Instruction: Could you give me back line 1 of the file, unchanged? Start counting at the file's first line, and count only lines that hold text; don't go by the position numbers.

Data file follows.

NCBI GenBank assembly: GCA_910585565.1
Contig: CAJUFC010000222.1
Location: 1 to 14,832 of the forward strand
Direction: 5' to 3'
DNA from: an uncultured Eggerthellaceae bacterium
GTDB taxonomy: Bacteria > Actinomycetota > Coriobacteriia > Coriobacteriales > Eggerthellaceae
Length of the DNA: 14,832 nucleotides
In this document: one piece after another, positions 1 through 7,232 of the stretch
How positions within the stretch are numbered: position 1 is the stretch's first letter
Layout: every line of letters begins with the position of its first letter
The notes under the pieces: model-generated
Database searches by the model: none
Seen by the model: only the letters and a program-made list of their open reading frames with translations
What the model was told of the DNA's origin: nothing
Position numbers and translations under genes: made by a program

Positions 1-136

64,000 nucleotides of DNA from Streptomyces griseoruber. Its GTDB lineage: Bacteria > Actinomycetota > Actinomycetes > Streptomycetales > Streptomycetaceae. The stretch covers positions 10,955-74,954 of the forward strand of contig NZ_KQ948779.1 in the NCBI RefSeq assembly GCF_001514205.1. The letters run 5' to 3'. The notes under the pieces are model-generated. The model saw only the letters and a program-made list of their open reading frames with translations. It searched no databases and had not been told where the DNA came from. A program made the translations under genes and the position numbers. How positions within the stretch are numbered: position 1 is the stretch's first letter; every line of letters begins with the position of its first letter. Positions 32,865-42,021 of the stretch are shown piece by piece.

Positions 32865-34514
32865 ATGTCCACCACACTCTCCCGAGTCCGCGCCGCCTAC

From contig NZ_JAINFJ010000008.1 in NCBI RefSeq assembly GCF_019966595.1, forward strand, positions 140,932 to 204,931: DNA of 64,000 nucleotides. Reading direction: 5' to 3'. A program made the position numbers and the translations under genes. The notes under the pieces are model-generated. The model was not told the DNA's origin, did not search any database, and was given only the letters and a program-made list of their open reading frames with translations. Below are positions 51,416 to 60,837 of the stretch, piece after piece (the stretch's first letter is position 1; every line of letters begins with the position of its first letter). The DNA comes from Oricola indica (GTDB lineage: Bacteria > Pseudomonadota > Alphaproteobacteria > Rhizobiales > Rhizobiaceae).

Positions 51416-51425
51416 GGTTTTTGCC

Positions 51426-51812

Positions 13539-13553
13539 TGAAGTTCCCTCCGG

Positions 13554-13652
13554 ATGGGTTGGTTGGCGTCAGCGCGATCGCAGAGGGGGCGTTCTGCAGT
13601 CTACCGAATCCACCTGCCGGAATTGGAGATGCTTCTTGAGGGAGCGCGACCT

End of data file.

NCBI GenBank assembly: GCA_910585565.1